I haven’t personally encountered any situations where the duplicate content was an issue. However, you can find post/video online that gives a pretty solid explanation of what kind of dupe content Google will penalize for.

  • khsushi Arora

    Wow, Really good work Brandon. I am very big fan of yours. I totally agreed that many factors are important of SEO.

  • William Bay

    Very informative article. I use citations, google places and general directories – it helped a lot on ranking the page.

  • http://www.thecreativebang.com Andre Gant

    I’ve read, I should create a page for each location and treat it the page independently like avoiding creating canonical content. If that’s the case, how do I name the pages titles and URLs? For example; I am optimizing site in which a business has 4 transmission repair shop locations in the same town (lets call them locations A to D). As per the above mentioned logic, each location needs it’s own page. How do I go about naming each page uniquely (Page title and URL) so that I can avoid being penalized for creating canonical/duplicate content?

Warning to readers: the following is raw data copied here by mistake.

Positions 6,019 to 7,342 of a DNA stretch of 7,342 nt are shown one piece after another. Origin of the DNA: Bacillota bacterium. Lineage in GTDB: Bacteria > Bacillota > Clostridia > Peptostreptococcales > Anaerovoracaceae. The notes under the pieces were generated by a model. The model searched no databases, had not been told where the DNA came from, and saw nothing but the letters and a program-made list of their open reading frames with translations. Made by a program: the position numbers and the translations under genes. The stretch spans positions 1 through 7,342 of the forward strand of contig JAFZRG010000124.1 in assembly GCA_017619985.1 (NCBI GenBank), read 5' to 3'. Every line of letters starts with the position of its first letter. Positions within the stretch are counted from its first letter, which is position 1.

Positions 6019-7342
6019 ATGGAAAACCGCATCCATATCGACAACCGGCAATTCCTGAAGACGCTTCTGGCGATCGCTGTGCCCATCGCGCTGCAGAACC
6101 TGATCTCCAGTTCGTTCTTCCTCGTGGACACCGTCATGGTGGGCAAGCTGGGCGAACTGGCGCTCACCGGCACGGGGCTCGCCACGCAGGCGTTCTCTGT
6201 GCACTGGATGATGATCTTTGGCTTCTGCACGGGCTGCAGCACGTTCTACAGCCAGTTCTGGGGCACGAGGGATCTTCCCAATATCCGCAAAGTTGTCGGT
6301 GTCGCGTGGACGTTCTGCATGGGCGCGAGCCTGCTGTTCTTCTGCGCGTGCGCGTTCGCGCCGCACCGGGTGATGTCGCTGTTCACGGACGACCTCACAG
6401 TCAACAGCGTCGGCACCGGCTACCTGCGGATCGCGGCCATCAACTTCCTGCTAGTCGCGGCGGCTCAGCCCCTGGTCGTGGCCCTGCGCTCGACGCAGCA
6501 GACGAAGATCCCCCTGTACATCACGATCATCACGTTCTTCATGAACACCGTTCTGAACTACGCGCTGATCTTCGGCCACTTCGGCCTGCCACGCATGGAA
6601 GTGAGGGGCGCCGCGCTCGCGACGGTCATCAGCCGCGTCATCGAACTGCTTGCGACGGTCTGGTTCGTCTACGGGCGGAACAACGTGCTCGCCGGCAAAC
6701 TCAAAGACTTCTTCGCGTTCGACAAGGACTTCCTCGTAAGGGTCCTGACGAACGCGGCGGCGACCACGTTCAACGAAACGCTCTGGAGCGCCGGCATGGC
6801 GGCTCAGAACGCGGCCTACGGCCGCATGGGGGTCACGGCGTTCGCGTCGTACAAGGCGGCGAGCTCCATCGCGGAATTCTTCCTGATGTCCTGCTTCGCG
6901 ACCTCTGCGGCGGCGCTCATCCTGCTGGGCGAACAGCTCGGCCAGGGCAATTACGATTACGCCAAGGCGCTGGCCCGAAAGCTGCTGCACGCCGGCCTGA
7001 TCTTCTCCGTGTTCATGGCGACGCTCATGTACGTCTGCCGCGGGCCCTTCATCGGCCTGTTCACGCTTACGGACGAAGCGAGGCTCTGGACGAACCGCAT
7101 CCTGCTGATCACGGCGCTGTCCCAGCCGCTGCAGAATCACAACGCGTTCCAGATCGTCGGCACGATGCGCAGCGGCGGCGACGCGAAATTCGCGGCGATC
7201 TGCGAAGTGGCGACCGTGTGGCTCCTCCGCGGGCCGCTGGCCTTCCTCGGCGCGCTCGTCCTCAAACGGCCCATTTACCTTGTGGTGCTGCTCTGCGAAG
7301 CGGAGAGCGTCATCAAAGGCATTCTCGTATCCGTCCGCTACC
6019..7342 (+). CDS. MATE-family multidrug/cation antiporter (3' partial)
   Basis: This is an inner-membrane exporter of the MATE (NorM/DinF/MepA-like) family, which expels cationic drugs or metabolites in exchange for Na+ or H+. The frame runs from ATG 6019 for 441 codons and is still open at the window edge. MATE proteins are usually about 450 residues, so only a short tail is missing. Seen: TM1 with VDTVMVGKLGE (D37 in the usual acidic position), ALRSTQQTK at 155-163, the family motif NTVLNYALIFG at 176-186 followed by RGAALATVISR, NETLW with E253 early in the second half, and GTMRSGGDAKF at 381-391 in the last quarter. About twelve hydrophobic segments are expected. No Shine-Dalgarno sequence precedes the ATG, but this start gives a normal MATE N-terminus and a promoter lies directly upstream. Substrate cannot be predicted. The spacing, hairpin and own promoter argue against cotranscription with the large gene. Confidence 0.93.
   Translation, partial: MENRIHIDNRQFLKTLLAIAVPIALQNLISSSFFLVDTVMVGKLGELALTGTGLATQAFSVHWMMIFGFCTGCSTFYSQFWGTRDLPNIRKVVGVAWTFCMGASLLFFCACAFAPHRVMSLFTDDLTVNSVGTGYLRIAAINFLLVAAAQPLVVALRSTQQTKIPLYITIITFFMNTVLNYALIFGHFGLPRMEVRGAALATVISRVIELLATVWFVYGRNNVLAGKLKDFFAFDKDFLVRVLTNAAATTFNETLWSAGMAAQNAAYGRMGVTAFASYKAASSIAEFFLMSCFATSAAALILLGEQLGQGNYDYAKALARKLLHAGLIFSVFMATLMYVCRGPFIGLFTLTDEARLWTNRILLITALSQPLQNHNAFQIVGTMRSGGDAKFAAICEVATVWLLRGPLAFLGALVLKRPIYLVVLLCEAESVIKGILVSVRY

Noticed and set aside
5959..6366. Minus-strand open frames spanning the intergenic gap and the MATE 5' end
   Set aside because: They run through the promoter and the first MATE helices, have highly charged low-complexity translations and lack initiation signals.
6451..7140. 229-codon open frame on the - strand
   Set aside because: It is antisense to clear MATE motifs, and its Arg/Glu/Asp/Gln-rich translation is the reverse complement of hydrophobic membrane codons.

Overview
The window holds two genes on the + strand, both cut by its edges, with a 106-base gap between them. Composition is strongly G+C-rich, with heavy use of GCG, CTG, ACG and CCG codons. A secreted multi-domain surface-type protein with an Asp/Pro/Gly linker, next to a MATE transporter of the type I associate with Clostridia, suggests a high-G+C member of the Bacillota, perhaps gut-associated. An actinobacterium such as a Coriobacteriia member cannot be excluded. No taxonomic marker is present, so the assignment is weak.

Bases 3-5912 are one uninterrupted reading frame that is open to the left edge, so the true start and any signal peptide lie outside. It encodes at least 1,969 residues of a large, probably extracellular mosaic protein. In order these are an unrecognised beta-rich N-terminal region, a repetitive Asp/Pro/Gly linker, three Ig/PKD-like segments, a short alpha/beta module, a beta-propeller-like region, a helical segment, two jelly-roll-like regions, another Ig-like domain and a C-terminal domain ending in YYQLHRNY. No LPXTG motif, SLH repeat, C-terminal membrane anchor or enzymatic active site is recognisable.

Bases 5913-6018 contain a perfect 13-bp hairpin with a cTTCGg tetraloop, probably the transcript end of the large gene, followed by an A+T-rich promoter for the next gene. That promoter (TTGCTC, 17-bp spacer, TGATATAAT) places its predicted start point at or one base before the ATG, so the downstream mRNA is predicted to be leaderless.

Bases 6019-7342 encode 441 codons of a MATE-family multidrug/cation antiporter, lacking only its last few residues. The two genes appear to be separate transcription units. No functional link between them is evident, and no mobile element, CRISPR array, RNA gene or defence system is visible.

Location A Page Title & URL?
    Location B Page Title & URL?
    Location C Page Title & URL?
    Location D Page Title & URL?

    Thanks in advance!

    • http://www.beymour.com/our-services/search-engine-optimization Brandon

      Hey Andre,

      I see it now! lol

      Ok, so if you have 4 locations in the same city, it’s only a good idea to optimize a unique page/url for each location IF (and only if) you have the resources to build out some quality content for each url. Otherwise the pages will be thin and/or redundant and could lead to a penalty. The page names aren’t as important as the content on the page. So in addition to making the page names unique, the content should be unique as well.